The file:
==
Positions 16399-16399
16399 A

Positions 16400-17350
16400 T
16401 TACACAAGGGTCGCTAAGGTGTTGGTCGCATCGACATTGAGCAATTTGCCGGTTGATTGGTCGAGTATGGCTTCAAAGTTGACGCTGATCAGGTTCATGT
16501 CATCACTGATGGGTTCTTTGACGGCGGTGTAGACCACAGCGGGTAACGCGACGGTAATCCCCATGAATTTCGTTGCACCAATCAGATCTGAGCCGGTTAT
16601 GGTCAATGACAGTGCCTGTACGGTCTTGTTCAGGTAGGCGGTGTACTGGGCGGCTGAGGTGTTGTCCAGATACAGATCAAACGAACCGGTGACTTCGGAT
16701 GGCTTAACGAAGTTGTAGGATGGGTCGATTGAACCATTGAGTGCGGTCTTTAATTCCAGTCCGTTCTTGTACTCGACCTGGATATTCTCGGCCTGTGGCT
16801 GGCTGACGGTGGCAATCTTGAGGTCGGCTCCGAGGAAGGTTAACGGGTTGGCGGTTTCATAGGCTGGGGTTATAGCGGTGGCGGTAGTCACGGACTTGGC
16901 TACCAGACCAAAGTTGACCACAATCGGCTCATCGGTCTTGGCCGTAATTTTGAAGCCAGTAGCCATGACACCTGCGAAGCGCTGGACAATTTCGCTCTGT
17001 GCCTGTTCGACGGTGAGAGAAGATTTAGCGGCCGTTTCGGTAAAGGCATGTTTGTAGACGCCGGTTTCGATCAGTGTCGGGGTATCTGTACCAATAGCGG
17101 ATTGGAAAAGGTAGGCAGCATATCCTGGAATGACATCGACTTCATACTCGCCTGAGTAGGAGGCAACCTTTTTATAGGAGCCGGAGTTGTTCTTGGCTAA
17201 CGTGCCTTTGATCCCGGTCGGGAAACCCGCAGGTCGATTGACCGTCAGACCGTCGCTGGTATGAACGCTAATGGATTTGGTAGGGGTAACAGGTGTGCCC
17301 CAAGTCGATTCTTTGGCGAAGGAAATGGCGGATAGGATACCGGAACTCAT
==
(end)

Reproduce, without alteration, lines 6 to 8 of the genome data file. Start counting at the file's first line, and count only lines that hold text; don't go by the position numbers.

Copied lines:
16501 CATCACTGATGGGTTCTTTGACGGCGGTGTAGACCACAGCGGGTAACGCGACGGTAATCCCCATGAATTTCGTTGCACCAATCAGATCTGAGCCGGTTAT
16601 GGTCAATGACAGTGCCTGTACGGTCTTGTTCAGGTAGGCGGTGTACTGGGCGGCTGAGGTGTTGTCCAGATACAGATCAAACGAACCGGTGACTTCGGAT
16701 GGCTTAACGAAGTTGTAGGATGGGTCGATTGAACCATTGAGTGCGGTCTTTAATTCCAGTCCGTTCTTGTACTCGACCTGGATATTCTCGGCCTGTGGCT